The techniques described and illustrated in this text book have been used in general warfare by Western states from the early 1900’s onwards. These armies have always used close combat training programmes for two main reasons;

• First, close combat training promotes fighting spirit and ruthless efficiency.

• Second, close combat training programmes are the solid foundations for self confidence on the battle field.


Self Defence. The amount of physical force used in self defence must be the minimum necessary to protect either you or others. This degree of force should allow you to either escape, ward off or neutralize an attack.

Close Combat. To fight and oppose with little regard paid to minimum force requirements. The amount of force used will depend on the operational aims. This may include neutralizing, disabling, capturing and killing the enemy.

First Steps

Whenever possible, text book and video studies must be complemented with „hands on training“ from a competent instructor. First hand accounts from combat veterans will also give more credence to the training programme.

Standing Combat

Join a boxing, karate or kung fu club and gain valuable contact experience. This must include the practice of timing hits, judging distance, feinting, counter attacking and closing in for grappling techniques. Do not spend to long learning the one style. Focusing on the one style will create a mind set for that particular style. For example, focusing on boxing may cause you to miss the chance to either kick or throw your opponent when that opportunity arises.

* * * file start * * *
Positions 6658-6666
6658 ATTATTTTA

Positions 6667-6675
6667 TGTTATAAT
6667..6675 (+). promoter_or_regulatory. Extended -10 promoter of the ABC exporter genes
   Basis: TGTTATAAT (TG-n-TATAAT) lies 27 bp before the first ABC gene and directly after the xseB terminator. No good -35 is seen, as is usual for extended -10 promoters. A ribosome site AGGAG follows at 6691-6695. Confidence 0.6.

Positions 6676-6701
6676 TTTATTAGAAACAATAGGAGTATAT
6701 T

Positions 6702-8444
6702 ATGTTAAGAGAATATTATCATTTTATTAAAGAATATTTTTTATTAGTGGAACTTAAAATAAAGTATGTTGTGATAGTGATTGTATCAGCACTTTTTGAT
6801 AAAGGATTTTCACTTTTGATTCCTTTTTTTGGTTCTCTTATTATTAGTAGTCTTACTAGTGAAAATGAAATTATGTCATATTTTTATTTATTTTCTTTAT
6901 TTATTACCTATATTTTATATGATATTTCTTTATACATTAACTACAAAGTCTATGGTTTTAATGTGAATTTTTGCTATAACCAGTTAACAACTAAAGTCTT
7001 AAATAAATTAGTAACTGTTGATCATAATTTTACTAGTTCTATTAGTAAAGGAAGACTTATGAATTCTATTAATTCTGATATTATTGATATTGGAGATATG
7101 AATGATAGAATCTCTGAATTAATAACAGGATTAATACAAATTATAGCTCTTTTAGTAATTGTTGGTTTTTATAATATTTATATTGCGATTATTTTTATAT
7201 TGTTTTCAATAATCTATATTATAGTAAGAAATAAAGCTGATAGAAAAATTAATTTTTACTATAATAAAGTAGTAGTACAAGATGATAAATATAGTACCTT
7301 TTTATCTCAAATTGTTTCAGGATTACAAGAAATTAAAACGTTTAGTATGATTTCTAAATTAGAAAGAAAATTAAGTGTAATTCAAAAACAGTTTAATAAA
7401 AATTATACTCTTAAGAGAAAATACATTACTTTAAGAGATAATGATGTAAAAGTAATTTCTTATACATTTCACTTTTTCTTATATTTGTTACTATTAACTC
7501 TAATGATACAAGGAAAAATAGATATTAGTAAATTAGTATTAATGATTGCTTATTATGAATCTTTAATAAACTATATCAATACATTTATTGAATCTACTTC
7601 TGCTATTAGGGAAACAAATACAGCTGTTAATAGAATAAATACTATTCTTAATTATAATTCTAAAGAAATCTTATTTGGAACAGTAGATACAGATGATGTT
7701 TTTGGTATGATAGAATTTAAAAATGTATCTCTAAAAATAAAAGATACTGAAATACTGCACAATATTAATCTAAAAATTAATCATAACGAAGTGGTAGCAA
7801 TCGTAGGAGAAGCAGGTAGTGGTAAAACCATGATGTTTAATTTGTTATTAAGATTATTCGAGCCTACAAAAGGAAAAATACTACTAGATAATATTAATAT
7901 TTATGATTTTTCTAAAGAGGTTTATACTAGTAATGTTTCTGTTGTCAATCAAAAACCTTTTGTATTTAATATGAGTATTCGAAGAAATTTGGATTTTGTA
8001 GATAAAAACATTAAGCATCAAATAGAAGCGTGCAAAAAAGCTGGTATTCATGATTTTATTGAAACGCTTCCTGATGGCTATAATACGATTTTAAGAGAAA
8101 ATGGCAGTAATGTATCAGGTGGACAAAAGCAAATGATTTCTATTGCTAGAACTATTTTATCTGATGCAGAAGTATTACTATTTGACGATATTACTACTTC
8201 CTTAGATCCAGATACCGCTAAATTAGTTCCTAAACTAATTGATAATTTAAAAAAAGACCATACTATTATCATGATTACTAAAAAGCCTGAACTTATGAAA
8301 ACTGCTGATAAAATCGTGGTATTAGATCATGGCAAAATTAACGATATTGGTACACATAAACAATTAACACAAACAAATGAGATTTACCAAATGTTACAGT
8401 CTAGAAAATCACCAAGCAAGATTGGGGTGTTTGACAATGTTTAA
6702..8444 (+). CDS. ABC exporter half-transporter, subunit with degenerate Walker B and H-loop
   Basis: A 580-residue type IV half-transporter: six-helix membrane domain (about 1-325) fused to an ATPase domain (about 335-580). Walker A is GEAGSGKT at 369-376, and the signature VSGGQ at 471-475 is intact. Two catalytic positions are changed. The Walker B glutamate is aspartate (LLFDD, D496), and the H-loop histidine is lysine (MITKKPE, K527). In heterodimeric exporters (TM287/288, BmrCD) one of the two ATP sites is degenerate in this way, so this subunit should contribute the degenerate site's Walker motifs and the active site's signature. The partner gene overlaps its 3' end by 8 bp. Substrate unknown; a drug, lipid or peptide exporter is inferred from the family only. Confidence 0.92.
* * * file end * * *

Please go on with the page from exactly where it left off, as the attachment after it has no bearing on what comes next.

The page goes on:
Join a club that specializes in either judo, jujitsu, sombo or wrestling. Here you will learn the fundamentals of balance, break falling, strangling, choking, limb locking, the mount, the guard and escapes. A good substitute for sound practical hands on instruction in these areas does not exist.

When you are fighting more than one opponent, grappling must be avoided. You will limit your chances of survival if you allow yourself to be tied up by either applying or being caught in body holds or arm lock.

A competent ground fighter can be defeated by any of the following quick and lethal tactics; gripping the ear and chopping it off with the free hand, poking out eyes, chopping the front of the throat or eyes, biting off ears, noses and cheeks.